Also Known as Alcoholism or Addiction

Dependence upon alcohol or a specific substance (such as cocaine, nicotine, marijuana, etc.) is characterized by a maladaptive pattern of alcohol or substance use, leading to clinically significant impairment or distress, as manifested by 3 or more of the following, occurring at any time in the same 12-month period:

  1. Tolerance, as defined by either of the following:
    • A need for markedly increased amounts of the alcohol or substance to achieve intoxication or desired effect
    • Markedly diminished effect with continued use of the same amount of the alcohol or substance
  2. Withdrawal, as manifested by either of the following:
    • 2 or more of the following, developing within several hours to a few days of reduction in heavy or prolonged alcohol or substance use:
      • Sweating or rapid pulse
      • Increased hand tremor
      • Insomnia
      • Nausea or vomiting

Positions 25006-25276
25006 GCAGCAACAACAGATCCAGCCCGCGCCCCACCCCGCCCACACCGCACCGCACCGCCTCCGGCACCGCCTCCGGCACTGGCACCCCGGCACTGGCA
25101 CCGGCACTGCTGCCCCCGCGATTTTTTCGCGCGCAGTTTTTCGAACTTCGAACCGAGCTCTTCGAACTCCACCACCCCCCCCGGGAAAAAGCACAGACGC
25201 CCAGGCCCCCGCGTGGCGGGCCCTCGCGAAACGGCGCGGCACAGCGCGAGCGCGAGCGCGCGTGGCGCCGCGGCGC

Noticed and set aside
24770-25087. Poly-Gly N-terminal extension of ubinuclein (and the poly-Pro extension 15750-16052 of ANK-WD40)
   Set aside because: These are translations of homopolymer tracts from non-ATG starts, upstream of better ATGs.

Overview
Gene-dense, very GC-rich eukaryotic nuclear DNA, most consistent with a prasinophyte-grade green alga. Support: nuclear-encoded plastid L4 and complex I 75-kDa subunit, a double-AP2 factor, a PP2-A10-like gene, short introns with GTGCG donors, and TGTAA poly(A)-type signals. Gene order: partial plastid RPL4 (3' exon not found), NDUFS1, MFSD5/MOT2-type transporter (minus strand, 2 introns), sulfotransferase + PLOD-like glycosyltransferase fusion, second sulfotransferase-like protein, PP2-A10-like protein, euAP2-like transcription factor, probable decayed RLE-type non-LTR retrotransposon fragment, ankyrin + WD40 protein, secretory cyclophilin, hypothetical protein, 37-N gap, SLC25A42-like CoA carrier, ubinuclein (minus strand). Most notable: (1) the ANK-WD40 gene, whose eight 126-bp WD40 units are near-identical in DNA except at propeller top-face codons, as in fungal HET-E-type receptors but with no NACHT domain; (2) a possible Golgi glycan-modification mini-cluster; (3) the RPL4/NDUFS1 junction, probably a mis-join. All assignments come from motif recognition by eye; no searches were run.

• Physical agitation
      • Anxiety
      • Transient visual, tactile, or auditory hallucinations or illusions
      • Grand mal seizures
    • The same substance (or another substance) or alcohol is taken to relieve or avoid withdrawal symptoms
  3. The substance or alcohol is often taken in larger amounts or over a longer period than was intended
  4. There is a persistent desire or unsuccessful efforts to cut down or control use of alcohol or the substance
  5. A great deal of time is spent in activities necessary to obtain alcohol or the substance (e.g., visiting multiple doctors or driving long distances), using alcohol or a substance (e.g., chain-smoking), or recovering from its effects
  6. Important social, occupational, or recreational activities are given up or reduced because of the continued alcohol or substance use
  7. The substance or alcohol use is continued despite knowledge of having a persistent or recurrent physical or psychological problem that is likely to have been caused or exacerbated by the substance (e.g., current cocaine use despite recognition of cocaine-induced depression, or continued drinking despite recognition that an ulcer was made worse by alcohol consumption)

***NOTE: This condition is not a disorder recognized within the DSM-5, the 2013 update of the diagnostic manual. This page is here on PsychCentral for historical purposes only. See revised symptoms of substance use disorders.

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